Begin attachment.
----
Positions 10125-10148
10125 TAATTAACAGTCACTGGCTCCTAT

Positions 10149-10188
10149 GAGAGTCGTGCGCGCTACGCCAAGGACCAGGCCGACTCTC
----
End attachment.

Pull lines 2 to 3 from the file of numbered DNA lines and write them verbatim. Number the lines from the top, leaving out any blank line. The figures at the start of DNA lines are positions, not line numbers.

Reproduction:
10125 TAATTAACAGTCACTGGCTCCTAT

Positions 10149-10188